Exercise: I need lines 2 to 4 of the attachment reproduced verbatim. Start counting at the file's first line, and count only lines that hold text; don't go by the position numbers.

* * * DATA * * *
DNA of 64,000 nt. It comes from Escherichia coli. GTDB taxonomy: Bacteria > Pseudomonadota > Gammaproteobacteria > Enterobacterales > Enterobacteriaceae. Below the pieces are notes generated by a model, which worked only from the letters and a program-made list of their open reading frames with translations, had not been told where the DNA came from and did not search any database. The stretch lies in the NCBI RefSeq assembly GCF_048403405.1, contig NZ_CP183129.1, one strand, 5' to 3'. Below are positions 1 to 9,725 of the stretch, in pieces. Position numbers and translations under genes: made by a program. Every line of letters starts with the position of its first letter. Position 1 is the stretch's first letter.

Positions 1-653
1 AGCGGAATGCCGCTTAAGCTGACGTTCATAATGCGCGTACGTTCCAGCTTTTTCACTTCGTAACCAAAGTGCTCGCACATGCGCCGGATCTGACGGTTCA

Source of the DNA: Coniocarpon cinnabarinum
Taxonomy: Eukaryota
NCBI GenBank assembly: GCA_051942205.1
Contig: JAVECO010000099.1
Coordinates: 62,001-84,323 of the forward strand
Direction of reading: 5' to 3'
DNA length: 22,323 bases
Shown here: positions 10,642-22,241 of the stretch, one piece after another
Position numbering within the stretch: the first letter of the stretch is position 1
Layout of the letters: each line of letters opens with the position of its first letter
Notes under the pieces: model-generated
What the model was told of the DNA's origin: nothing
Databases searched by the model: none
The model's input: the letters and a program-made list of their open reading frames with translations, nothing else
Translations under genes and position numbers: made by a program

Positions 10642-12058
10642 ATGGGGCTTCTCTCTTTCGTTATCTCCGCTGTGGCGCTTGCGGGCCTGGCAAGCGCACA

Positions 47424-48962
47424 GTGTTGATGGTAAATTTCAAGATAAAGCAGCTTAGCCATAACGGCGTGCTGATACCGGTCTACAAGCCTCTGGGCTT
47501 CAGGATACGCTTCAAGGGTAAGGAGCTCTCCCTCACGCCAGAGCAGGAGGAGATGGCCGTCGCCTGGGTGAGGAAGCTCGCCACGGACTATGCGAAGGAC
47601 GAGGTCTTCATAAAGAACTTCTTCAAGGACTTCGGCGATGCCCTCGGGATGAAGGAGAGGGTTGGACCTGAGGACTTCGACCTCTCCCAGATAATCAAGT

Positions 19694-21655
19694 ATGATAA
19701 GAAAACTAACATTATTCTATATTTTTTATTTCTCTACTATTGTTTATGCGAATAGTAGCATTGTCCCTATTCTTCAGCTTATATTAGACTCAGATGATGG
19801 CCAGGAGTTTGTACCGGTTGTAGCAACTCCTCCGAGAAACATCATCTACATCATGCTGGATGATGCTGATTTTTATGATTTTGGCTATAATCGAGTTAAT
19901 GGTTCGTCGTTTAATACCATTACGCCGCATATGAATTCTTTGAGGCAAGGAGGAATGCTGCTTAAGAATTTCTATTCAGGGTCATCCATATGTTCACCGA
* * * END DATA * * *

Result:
Positions 1-653
1 AGCGGAATGCCGCTTAAGCTGACGTTCATAATGCGCGTACGTTCCAGCTTTTTCACTTCGTAACCAAAGTGCTCGCACATGCGCCGGATCTGACGGTTCA

Source of the DNA: Coniocarpon cinnabarinum